While the early Chinese inter-married with the Malays, they retain some of their Chinese traditions, culture, ethnic, religious, ancestral worship origins and festival celebrations. However, they did assimilate the local language and customs. They developed their own regional form of language and were fluent in Malay and subsequently in English and Chinese Hokkien. Thereby creating a new kind of mixed culture of their country of origin with local elements. Peranakans have their own language which is called Peranakan Malay. Many of the words are different from the actual Malay language and contains the influence of several Chinese-Hokkien and Indonesian words.
Peranakans are not Muslims despite the inter-marriage with local Malays because in those days, there was no laws that requires any religious conversion. Thus, till this day, many original Peranakans still retained their ancestral worship tradition of the Chinese (unless they are Christians), especially their wedding ceremony which is largely based upon the Chinese tradition.
The Birth of Peranakan Culture
“Peranakan”, “Baba-Nyonya” are terms used for the descendants of the early Chinese immigrants to Malaysia, Singapore and Indonesia who inter-married with the local population. Many of them were Traders from the mainland China. When the British established the Straits Settlement of Malacca, the Peranakans in these places became known as the Straits Chinese. Today, Peranakans are considered ethnic Chinese.
The word “Peranakan” is also commonly used to describe Indonesian Chinese back in those days, “Peranakan” means Descendant while “Baba” refers to the male descendants and “Nyonya” refers to the female descendants. “Straits-born Chinese” simply means the descendants of Peranakan people who were originally born in Malacca.
The birth of the unique Peranakan or Baba-Nyonya heritage dates back to the early 15th century when Malacca, in which during that time, is a prosperous and strategic trading port for spices and herbs. As a trading port for the region, Malacca had established close relations with mainland China. Many trading opportunities beckoned the Chinese and the richies brought foreign traders to the region. While many returned to their homelands, some remained behind, setting up homes with the local women. Later others also followed suit by marrying local Malay women thus eventually emerged the beginning of this centuries-old culture called “Peranakan” or “Baba-Nyonya”. Following the successful union of China and Malacca, more Chinese male and female immigrants come to Malacca, leading to more inter-marriages and the continued development of this unique Peranakan Culture.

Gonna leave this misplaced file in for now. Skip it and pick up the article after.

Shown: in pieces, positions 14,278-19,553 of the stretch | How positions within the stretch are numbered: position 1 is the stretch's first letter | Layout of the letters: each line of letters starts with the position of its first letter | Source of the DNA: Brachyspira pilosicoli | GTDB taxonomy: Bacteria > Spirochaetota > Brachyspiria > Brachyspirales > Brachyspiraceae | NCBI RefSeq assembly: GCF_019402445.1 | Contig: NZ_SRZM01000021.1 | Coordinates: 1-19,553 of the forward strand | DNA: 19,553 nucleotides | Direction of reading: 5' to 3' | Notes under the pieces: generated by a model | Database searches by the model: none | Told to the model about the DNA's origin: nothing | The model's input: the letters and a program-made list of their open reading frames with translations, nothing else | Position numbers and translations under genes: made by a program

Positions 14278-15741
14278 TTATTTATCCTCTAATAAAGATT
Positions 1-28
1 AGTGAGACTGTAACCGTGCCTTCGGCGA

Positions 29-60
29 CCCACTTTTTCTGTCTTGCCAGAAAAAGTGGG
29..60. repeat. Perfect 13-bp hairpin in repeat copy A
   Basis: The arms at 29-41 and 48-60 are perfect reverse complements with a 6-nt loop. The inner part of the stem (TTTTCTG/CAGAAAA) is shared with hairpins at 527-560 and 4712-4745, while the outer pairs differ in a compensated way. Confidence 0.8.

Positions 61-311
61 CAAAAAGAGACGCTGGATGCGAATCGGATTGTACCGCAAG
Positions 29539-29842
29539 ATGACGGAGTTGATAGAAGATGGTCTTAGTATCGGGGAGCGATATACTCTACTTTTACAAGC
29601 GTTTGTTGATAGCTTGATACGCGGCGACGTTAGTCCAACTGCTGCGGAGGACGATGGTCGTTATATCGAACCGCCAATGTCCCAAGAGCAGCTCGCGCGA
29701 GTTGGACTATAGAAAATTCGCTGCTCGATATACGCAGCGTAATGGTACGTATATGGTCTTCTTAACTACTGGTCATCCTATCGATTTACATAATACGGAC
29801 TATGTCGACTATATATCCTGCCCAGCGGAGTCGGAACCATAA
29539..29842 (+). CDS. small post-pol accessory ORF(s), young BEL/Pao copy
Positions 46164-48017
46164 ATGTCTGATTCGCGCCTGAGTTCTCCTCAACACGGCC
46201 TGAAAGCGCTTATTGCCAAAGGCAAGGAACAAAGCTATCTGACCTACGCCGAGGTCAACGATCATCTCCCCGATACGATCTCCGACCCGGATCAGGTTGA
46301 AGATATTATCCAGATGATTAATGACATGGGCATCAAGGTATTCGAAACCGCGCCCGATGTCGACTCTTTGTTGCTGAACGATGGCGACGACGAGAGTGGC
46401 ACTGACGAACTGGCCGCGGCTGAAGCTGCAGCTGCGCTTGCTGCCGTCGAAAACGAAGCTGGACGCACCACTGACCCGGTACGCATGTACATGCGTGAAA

The Traditional Clothing
During the 19th century, the Peranakan women always dressed native, they wore a Malay-style Baju Panjang or Baju Kebaya which is a loosely-fitted tunic on top with sarongs at the bottom. This was adapted from the Malay Baju Kurung. However, from the late 19th century onwards, fashion influence came from the British colonial and the Peranakan women began wearing fitted lace tops with batik sarongs as formal attire.
This started a new trend and the “Sarong Kebaya” was born. It is worn with a fitted, long-sleeved top sewed with different kinds of embroidery and batik sarong as bottom paired with Kasut Manik (beaded slippers). Peranakans favoured “Voile” as their fabric choice for their kebaya tops which were worn over camisoles because the material was unusually see through or translucent.
Beadwork Embroidery was an important skill which nyonyas had to learn from young.
The Nyonya Cuisine
The eating and dining habits of the Peranakans are different from other ethnic Chinese. They serve their varieties of spicy dishes in well-crafted porcelain wares and in separate serving plates and rice on individual plates. In the old days, the Peranakans would eat Malay-style that is using their right hands to eat called “Makan Tangan”. From the late 19th century onwards, forks and spoons were introduced and used which were adapted from the British dining customs.
Peranakan Food developed into a unique cuisine using a blending of Chinese ingredients with spices used by the Malay community. The food is aromatic, tangy, spicy and herbal. Main local ingredients used in Peranakan cooking includes coconut milk, candle nuts, chillies, belachan (shrimp paste), tamarind juice, galangal (ginger), lemongrass, lime leaves, pandan leaves, mint leaves, turmeric, cincaluk (baby shrimp) and asam gelugor. From all these ingredients used, many famous unique Peranakan cuisine had been developed. Dishes like the Otah Otah, Sambal Udang, Dark Sauce Chicken, Ayam Pongteh, Ayam Buah Keluak, Ikan Asam Pedas (Asam Fish) and Nyonya Curry are some of the famous Peranakan cuisine.
Another Peranakan cuisine would be the colourful Nyonya Kueh or Nyonya Sweet Cakes to end their meals. In fact, Nyonya Kueh is iconic that it sometimes outshines savory dishes. Many Nyonya Kueh are simply adaptations of Malay kuih muih or Malay version of sweet cakes. One example is Kueh Dadar which is a rolled crepe flavored with pandan juice and filled with grated coconut steeped in gula melaka or palm sugar. Pandan leaf is the core ingredient for making most of the Nyonya Kueh. The green exterior of Kueh Dadar is made of batter colored with natural pandan juice extracted from pandan leaves.
All in all, Peranakan cuisine has always been a cultural icon and has successfully carried on the tradition of preparing all these authentic Nyonya dishes.